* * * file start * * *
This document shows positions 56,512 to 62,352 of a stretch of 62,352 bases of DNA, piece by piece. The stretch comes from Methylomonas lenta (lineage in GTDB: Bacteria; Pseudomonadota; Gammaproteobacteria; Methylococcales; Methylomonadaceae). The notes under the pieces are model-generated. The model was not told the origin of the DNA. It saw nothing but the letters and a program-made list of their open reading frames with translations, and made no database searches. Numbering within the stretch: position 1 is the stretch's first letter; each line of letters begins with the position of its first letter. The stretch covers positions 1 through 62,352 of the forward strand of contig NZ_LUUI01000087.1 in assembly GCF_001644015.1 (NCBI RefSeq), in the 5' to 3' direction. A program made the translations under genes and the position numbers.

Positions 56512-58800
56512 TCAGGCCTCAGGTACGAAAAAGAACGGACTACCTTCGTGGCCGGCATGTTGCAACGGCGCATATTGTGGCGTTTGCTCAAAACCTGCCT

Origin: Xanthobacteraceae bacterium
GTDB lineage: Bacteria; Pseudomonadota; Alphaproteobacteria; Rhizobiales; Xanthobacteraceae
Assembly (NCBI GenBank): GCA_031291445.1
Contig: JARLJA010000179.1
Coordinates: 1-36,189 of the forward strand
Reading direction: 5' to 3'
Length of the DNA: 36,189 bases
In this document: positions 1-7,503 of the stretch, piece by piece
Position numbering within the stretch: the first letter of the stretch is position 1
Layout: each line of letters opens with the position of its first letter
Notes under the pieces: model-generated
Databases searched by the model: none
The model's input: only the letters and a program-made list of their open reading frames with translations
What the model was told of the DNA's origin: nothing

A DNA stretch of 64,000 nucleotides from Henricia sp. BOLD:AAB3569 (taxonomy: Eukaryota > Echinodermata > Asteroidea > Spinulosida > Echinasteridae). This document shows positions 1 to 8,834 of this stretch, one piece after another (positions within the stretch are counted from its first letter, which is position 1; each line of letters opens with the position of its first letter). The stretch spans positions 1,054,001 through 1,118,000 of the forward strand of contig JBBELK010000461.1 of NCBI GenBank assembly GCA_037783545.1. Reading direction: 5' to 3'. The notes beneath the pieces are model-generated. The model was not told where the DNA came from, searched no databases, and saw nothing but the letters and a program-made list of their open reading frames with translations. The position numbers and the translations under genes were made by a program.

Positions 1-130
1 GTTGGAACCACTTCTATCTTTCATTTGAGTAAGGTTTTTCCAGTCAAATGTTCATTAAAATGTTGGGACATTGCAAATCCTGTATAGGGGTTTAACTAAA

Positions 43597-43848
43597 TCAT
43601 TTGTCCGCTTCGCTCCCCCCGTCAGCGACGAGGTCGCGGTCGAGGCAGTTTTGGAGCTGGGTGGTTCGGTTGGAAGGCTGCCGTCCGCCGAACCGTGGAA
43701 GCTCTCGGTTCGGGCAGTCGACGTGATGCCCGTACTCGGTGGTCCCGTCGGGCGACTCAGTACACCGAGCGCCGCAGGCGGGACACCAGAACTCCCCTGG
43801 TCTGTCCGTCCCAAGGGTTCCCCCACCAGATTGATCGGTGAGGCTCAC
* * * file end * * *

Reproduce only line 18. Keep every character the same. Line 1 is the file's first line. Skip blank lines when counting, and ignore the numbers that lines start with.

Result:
A DNA stretch of 64,000 nucleotides from Henricia sp. BOLD:AAB3569 (taxonomy: Eukaryota > Echinodermata > Asteroidea > Spinulosida > Echinasteridae). This document shows positions 1 to 8,834 of this stretch, one piece after another (positions within the stretch are counted from its first letter, which is position 1; each line of letters opens with the position of its first letter). The stretch spans positions 1,054,001 through 1,118,000 of the forward strand of contig JBBELK010000461.1 of NCBI GenBank assembly GCA_037783545.1. Reading direction: 5' to 3'. The notes beneath the pieces are model-generated. The model was not told where the DNA came from, searched no databases, and saw nothing but the letters and a program-made list of their open reading frames with translations. The position numbers and the translations under genes were made by a program.